Two Speed (220v) Electric Motor Problem

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Old 05-23-08, 06:49 AM
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Two Speed (220v) Electric Motor Problem

Hi all, I have a 1998 Vita Spa (Hot Tub) with a 2 HP two speed motor (220v). Last fall I had to replace the start capacitor as the motor was having trouble starting. Now I have the same problem but the capacitor looks ok. Now of course the spa repair place is telling me its a bad motor, but I would like to dig a little deeper but am requesting a little assitance.

So the condition is: To get it going I must wait until I hear the motor try to start then manually assist it to get it going. Once it starts to move I hear a click and it starts going full out like nothings wrong. Now this gets it to the low speed, from there I can use the jet switch to increase it to high with no problems and run it as long as I desire. The problem comes in as the next selection of the switch is the off position. As soon as it turns off it stays off. To start it again I must manually assist the motor again.

So, from the good ole internet I discovered something that I beleive to be internal in the motor called a centrifugal switch thats somehow intergrates into the start capacitor circuit and can become dirty or fail causing a similar condition. First of all does this sound like a feasible diagnosis to investigate further? Question 2 if so could someone walk me through where it may be located and how to inspect it? (I am somewhat mechanically inclined). Question 3 How can I check the start capacitor without getting fried? Last time it was bad it was physically destroyed this time it appears ok.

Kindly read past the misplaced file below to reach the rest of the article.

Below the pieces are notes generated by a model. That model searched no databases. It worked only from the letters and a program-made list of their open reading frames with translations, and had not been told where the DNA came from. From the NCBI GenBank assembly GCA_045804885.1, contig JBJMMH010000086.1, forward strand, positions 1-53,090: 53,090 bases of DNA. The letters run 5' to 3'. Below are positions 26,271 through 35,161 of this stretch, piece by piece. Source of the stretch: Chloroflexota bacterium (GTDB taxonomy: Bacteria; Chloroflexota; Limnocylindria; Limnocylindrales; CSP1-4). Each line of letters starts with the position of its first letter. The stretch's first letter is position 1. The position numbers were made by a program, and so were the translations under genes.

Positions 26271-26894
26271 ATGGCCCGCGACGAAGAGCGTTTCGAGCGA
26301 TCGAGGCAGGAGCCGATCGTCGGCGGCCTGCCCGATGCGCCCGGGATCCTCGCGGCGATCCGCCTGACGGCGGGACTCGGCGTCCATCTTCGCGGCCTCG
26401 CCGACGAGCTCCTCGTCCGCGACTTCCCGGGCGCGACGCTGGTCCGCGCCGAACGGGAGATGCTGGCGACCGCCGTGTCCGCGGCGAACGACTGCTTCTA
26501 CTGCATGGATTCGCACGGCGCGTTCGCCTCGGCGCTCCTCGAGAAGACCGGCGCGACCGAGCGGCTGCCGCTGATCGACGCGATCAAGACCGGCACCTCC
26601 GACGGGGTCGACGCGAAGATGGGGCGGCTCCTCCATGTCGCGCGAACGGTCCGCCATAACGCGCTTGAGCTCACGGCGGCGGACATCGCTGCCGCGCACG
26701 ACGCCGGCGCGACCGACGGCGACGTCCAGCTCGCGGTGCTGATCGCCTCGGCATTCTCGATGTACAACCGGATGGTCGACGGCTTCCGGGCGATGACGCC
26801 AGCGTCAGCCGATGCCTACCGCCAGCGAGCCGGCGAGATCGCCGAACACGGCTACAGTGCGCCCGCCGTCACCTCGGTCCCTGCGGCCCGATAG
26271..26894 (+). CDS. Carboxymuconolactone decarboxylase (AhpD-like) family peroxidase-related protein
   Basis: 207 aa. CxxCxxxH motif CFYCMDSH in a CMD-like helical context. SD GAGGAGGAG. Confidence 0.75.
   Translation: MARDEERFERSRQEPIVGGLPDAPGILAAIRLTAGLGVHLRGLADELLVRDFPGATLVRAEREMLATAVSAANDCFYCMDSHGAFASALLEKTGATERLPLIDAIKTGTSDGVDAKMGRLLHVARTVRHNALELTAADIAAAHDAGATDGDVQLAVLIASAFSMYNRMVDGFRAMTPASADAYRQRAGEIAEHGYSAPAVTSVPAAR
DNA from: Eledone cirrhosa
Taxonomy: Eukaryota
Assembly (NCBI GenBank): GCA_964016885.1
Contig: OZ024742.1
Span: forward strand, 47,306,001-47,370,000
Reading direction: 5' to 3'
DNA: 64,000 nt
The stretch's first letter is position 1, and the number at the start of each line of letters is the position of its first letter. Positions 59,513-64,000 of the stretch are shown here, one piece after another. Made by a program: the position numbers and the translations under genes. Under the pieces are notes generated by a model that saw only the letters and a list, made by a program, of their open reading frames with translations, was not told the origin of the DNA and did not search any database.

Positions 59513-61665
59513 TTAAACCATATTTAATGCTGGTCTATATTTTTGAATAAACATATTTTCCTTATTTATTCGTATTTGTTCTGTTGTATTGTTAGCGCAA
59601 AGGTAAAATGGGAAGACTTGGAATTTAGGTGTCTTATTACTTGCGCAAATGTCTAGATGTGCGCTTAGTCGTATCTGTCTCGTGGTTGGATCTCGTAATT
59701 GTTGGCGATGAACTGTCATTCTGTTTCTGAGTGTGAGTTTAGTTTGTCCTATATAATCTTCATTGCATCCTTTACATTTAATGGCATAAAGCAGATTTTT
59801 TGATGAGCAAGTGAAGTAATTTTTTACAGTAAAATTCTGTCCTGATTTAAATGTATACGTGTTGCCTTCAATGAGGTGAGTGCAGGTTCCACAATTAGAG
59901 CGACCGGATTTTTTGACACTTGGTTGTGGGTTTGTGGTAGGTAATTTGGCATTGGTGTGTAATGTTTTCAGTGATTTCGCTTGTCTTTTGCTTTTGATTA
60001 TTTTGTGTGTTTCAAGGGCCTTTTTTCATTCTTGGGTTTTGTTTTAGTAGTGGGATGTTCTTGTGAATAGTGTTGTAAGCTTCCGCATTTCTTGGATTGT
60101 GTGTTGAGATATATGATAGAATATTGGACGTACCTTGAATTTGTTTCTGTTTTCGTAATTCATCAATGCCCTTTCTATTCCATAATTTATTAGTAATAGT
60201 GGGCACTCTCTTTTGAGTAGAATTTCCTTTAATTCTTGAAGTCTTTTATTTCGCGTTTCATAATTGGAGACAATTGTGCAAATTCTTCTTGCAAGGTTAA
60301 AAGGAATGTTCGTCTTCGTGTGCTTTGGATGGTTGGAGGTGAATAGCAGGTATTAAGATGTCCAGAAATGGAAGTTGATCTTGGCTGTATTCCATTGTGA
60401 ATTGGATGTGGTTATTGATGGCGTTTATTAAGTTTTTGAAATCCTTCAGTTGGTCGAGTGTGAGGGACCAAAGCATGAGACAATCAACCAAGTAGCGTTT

PLEASE Help as the price of a new motor almost isnt worth fixing this tub.

Cheers,

Brian
 
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Old 05-23-08, 10:19 AM
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You have a start winding and a run winding. The click you here is a working centrifugal switch. It disconnects the start circuit once the motor is up to speed. Most likely the problem is either the capacitor or start winding. Try a new cap just to be sure but probably a bad start winding.
 
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Old 05-23-08, 11:19 AM
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The click is the centrifugal switch moving; it's possible that the contacts could be bad or some similar problem, but I think the switch is okay. Next options are the start capacitor or start winding. The easy one to check is to replace the start cap and see if that corrects the problem. It can be a little tricky to test the start cap with a standard meter, but it is possible. To test with a multimeter, set your scale to ohms. Remove the cap and discharge it with a piece of metal like a screwdriver. Touch the leads of the meter to the leads on the cap and the reading should rise from zero to infinity; if you don't see this, discharge the cap and try again with the test leads reversed on the cap. Also try on the higher ohms settings on the meter. If you can't see the rising ohms from 0 to infinity, the cap is probably bad. If you get a reading of 0 with the leads in both directions, the cap is bad. If the reading goes up and plateaus, the cap may be bad. Discharge the cap between each test.